The following words have not changed in their essential meanings, but they are still used in fairly different ways:

  • Kaizen: 改善【かいぜん】 in Japanese simply means "improvement", and it usually does not refer specifically to a certain kind of business philosophy as described in English Wikipedia.
  • Kanji: 漢字 in Japanese includes all "Han" characters used in China, Japan, Korea and Vietnam (aka CJK ideographs).
  • Ecchi: This is a soft word ("has sexual overtone", "suggestive") in English, but is explicit in Japanese. エッチな本 is a direct word that refers to a porn book.

I've made this list purely via internet search, so please correct me if some of these do not reflect the actual usage in English.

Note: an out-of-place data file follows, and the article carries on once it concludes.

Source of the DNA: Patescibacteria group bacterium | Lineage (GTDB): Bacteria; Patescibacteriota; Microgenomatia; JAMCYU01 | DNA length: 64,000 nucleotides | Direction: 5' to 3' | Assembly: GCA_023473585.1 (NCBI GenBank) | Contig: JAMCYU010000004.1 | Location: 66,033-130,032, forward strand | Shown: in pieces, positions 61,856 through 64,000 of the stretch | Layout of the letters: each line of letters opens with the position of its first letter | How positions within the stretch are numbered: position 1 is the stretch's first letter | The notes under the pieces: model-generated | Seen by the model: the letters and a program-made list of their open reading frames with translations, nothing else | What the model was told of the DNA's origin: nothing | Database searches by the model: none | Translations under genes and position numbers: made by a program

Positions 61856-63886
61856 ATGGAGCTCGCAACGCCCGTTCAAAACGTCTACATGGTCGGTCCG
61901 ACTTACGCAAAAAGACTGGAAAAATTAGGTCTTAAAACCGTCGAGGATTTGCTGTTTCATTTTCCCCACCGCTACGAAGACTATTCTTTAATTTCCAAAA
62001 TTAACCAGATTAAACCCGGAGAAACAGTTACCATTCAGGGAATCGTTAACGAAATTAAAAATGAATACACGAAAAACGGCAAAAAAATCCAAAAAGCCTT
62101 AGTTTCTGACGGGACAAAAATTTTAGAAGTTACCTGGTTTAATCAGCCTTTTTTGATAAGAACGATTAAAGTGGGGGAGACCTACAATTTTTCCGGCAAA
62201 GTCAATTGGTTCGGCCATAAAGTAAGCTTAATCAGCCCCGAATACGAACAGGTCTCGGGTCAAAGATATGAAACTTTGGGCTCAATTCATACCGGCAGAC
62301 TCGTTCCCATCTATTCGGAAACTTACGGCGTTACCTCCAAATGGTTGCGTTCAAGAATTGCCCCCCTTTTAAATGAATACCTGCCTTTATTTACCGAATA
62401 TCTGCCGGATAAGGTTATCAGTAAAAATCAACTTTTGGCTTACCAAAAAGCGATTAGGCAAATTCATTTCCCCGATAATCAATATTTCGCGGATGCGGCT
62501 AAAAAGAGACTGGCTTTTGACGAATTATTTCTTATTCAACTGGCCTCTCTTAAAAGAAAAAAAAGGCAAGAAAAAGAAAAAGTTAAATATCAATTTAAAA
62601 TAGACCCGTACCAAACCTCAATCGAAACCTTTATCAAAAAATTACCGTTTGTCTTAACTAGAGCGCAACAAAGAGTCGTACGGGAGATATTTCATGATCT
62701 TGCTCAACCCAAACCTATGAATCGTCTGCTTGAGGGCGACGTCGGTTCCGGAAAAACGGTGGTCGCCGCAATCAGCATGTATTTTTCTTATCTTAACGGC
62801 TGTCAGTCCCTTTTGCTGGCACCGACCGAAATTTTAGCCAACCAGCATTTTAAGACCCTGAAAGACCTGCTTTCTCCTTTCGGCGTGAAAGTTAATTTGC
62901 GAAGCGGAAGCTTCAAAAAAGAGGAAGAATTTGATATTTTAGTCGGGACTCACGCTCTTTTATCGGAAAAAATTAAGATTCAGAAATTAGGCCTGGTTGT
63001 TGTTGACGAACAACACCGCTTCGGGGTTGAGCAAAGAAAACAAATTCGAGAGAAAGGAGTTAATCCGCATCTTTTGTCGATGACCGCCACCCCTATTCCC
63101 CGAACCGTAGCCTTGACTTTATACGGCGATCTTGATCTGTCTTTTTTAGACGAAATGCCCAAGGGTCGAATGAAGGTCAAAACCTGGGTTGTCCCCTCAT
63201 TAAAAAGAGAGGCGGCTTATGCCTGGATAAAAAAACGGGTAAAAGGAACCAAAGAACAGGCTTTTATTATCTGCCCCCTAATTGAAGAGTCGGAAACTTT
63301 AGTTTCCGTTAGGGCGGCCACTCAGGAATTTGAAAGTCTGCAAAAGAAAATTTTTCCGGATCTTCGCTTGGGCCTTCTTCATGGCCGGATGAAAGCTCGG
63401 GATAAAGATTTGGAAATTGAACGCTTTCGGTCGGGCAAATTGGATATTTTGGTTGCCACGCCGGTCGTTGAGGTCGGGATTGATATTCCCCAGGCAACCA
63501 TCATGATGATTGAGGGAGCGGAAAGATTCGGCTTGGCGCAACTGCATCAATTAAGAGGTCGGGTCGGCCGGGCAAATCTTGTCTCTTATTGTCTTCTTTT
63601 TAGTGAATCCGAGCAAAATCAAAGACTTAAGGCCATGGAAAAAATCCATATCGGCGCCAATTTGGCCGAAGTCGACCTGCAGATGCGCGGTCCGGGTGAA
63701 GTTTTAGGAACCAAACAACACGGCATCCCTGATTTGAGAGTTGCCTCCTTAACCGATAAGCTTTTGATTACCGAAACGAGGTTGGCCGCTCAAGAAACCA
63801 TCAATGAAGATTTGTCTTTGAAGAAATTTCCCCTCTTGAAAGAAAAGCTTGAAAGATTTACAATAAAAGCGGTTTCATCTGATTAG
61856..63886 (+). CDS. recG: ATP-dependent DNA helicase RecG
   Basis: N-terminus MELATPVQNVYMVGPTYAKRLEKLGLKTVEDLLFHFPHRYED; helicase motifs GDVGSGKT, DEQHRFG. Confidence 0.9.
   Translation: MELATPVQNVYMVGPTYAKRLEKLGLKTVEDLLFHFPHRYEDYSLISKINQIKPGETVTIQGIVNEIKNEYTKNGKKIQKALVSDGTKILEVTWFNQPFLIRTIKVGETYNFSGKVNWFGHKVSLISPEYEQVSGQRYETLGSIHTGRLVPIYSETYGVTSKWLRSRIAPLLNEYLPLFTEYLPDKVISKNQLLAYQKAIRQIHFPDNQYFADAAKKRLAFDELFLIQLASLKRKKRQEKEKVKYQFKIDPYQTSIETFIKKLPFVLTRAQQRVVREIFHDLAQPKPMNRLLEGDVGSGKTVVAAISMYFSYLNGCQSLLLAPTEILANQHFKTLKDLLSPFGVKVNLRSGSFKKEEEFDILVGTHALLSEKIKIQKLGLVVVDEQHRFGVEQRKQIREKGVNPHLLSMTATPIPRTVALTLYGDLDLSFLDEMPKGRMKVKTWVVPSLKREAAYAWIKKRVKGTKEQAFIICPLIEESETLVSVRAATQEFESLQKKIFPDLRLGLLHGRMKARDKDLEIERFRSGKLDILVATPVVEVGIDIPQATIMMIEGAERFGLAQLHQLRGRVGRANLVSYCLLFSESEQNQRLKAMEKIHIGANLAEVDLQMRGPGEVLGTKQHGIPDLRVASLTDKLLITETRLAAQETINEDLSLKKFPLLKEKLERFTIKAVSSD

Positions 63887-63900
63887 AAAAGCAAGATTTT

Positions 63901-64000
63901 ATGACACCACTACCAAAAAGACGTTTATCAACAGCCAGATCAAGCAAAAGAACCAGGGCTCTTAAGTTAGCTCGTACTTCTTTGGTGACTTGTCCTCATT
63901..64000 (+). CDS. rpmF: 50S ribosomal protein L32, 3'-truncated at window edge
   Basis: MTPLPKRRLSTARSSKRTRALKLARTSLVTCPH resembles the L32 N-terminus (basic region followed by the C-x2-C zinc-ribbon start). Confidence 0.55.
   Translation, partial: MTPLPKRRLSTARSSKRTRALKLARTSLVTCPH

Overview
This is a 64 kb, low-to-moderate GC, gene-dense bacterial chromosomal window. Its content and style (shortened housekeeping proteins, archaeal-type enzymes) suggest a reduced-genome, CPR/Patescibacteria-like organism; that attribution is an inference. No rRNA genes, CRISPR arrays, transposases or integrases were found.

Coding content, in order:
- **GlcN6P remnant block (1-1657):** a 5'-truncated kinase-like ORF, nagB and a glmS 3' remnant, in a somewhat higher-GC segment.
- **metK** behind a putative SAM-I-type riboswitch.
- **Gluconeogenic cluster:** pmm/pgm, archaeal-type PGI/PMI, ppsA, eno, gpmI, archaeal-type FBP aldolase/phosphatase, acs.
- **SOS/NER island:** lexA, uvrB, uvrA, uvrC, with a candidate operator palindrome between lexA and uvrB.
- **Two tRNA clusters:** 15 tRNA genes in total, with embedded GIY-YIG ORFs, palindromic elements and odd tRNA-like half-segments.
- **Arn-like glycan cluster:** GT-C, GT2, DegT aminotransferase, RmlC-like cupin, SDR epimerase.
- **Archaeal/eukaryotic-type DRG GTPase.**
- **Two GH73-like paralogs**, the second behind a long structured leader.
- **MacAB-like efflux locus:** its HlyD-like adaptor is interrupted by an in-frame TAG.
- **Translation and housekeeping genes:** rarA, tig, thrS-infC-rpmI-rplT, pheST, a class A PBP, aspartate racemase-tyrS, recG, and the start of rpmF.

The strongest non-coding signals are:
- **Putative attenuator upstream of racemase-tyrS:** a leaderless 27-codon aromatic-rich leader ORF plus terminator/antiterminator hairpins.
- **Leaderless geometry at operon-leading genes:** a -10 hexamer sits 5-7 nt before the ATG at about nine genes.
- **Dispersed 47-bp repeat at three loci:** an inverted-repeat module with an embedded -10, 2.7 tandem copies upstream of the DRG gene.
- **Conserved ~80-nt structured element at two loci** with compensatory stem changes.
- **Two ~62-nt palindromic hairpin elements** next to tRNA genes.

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    Along the same lines as "kaizen" I'd add "kanban," which just means "board" but is used in project management as a name for a method of tracking tasks.
    – Casey
    Commented Mar 14, 2017 at 2:21
  • I thought a 火鉢 can be used for cooking, can’t it? (A bit outdated/uncommon of course) Commented Feb 24, 2021 at 5:12
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    @DariusJahandarie お餅を焼いたりお湯を沸かしたりはしますね。石油ストーブでもやりますが…。編集しました。
    – naruto
    Commented Feb 24, 2021 at 5:17
  • There's also honcho, which is usually just an informal word for boss. And don't forget skosh, which is pretty naturalized in American English, unsure about in the UK. The meaning is essentially the same as 少し. It sounds like a Nordic term, and is often considered the antonym of scad. Commented Feb 24, 2021 at 9:28